5 Need to Knows For Novice Landlords

by Preservation Properties

Every once in awhile I get some really awesome information from InmanNews.com and this acticle is from them.  Really interesting information for landlords or anyone interested in becoming a landlord.

It's an occasionally awkward fact of life in this American economy: Scores of people who never have been landlords suddenly find themselves in the position of collecting rent checks every month because they can't sell their homes and are installing tenants instead.

Then there are the owners of vacation properties who have turned their getaways into sources of income by renting them out.

The situation is sometimes awkward when both of the above categories of property owners find themselves running a business and struggling with the bookkeeping skills and the knowledge of tax-law basics the Internal Revenue Service expects, according to an expert on small-business tax considerations.

"Many novices fail to realize that when you put a place up for rent, you're in a business," according to Abe Schneier, senior manager in taxation with the American Institute of Certified Public Accountants in Washington, D.C. "You have to have a set of books and records that properly reflect your income and your expenses."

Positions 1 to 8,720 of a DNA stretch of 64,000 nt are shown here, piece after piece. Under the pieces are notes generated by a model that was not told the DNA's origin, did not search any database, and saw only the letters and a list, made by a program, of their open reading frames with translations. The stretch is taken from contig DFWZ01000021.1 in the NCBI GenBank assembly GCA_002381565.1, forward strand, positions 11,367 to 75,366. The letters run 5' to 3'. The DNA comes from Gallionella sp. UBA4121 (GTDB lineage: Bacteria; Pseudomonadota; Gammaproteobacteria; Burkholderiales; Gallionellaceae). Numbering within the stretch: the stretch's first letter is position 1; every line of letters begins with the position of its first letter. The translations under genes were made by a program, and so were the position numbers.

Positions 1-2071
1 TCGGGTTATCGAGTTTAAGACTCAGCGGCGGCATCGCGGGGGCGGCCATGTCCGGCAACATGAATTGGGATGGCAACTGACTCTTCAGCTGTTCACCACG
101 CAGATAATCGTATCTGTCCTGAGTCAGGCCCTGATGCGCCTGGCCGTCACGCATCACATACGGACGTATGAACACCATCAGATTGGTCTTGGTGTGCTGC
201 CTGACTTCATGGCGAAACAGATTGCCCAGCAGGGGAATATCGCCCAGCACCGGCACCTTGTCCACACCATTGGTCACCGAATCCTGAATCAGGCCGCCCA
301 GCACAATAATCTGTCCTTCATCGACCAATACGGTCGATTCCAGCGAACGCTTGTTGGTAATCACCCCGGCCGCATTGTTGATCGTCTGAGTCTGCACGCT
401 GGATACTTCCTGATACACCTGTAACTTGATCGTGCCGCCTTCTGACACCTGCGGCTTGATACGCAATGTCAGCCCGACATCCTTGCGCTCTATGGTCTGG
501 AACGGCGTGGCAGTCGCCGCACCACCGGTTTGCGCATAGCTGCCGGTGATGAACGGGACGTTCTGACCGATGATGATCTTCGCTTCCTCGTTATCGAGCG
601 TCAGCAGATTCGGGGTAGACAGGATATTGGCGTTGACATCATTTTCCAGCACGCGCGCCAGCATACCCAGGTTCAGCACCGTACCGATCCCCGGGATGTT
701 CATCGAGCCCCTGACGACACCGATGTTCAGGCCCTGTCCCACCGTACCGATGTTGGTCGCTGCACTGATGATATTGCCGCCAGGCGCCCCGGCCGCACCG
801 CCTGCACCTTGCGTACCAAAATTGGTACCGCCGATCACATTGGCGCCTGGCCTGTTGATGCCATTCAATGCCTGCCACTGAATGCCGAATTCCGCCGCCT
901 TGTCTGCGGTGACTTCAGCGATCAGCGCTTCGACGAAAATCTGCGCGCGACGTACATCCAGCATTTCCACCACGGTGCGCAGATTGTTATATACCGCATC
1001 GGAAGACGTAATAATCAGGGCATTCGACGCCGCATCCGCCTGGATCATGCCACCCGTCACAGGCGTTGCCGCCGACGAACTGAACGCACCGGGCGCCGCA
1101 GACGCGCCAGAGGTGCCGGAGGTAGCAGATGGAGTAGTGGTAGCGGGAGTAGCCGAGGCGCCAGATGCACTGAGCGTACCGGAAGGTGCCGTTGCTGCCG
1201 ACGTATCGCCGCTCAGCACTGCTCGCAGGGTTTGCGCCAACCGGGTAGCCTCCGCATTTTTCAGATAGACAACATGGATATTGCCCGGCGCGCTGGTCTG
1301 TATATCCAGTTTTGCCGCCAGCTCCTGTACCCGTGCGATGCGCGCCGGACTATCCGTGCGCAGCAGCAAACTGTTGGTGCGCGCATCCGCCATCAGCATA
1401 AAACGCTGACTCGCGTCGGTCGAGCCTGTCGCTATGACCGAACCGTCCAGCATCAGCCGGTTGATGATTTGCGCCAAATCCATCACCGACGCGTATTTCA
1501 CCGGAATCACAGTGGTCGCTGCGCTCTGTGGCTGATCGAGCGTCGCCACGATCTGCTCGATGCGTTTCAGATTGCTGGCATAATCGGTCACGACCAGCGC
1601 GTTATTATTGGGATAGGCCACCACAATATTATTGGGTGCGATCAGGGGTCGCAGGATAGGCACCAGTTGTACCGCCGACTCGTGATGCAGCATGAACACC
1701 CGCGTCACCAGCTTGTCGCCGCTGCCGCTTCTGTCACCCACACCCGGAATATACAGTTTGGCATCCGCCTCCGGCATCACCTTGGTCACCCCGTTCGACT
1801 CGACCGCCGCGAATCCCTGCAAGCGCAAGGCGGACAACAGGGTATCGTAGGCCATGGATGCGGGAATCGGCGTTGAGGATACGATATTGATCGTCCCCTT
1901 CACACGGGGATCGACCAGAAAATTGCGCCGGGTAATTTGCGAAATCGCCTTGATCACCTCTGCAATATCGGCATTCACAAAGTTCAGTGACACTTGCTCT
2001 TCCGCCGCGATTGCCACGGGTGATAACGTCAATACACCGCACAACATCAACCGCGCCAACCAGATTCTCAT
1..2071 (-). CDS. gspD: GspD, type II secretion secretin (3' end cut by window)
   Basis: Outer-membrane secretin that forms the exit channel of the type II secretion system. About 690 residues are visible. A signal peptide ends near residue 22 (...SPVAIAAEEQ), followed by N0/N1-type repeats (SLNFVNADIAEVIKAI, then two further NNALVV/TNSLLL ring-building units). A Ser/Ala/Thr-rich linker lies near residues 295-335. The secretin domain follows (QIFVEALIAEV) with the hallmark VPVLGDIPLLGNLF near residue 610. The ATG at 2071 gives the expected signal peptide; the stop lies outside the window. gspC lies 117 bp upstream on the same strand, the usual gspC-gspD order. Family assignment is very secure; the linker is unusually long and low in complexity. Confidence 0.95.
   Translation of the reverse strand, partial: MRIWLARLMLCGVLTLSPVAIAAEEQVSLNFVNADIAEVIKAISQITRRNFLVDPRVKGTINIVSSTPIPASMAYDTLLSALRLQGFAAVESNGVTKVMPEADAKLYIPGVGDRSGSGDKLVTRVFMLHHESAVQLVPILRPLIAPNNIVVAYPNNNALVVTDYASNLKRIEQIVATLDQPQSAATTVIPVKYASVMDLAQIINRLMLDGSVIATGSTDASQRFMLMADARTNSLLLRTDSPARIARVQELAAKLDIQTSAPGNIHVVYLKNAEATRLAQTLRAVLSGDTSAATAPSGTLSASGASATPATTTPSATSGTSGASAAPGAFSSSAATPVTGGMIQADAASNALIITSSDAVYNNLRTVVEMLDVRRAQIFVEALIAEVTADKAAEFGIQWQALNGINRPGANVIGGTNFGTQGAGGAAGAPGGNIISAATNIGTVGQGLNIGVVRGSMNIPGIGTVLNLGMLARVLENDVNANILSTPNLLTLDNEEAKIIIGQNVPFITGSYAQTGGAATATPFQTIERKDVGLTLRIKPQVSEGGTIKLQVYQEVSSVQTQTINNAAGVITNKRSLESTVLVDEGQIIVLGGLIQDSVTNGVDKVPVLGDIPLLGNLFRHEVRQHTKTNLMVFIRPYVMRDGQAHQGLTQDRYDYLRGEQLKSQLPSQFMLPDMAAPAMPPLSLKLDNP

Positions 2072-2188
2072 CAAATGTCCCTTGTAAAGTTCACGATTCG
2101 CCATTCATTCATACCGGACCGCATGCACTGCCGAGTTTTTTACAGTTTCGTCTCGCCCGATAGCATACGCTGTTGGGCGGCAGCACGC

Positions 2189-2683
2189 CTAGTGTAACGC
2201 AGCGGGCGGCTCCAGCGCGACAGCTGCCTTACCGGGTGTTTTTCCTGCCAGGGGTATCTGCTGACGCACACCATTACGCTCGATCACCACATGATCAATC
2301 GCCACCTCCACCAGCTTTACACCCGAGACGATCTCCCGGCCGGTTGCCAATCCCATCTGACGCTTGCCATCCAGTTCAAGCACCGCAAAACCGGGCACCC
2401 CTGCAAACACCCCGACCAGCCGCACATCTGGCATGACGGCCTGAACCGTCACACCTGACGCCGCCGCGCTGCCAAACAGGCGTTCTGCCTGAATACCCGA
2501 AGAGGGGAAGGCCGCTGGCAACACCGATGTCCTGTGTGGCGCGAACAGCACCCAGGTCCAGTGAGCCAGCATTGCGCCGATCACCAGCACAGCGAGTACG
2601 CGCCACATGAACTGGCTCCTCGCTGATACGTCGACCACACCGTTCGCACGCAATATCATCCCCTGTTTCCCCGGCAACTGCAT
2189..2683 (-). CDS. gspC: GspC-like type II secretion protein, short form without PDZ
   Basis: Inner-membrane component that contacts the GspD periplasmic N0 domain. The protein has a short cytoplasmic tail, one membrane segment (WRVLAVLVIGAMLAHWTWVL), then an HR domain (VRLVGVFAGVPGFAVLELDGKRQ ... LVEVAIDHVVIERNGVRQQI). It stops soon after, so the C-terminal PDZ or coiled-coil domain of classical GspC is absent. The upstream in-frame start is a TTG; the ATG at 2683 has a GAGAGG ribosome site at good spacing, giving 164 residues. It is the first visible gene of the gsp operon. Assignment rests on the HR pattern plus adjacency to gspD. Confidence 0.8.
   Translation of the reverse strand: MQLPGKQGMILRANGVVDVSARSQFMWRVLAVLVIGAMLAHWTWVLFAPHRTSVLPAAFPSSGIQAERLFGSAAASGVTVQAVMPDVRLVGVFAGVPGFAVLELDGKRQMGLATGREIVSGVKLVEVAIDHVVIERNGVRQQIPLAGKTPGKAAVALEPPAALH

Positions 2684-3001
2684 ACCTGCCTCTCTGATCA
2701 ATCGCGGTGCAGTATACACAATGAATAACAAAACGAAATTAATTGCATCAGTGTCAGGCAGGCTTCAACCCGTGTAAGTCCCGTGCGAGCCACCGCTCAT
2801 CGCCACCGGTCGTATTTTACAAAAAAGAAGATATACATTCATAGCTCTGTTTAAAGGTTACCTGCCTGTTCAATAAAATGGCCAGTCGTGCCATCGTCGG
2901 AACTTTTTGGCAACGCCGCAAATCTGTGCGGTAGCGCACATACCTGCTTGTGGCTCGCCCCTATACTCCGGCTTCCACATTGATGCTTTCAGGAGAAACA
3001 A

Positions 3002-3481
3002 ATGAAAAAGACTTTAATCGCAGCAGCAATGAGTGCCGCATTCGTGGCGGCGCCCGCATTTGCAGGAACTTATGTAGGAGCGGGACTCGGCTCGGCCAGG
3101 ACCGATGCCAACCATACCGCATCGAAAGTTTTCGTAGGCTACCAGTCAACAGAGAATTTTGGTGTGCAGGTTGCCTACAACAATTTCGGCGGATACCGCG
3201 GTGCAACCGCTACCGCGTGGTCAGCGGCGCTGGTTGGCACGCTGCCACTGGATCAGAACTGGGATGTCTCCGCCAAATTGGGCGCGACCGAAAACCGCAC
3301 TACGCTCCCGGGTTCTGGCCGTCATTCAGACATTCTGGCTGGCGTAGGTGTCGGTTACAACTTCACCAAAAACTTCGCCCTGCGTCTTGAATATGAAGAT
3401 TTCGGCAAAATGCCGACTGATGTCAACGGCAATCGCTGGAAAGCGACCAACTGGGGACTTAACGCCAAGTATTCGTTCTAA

Five things for novice landlords to know about keeping their books in a way that will satisfy the IRS:

1. You really do have to keep books, period.

"You can't keep it on a scribble sheet," Schneier said. "When the IRS agent walks through the door, he's going to throw that back at you. It's not his job to do your bookkeeping."

But it doesn't have to be complicated, he said. "It can be as simple as using (an online spreadsheet system) or knowing how to keep a ledger sheet."

Whatever the system, it needs to be exactly that -- a system -- that readily separates income and expenses and clearly identifies and details entries in both categories. Plus, landlords have to retain and organize their receipts.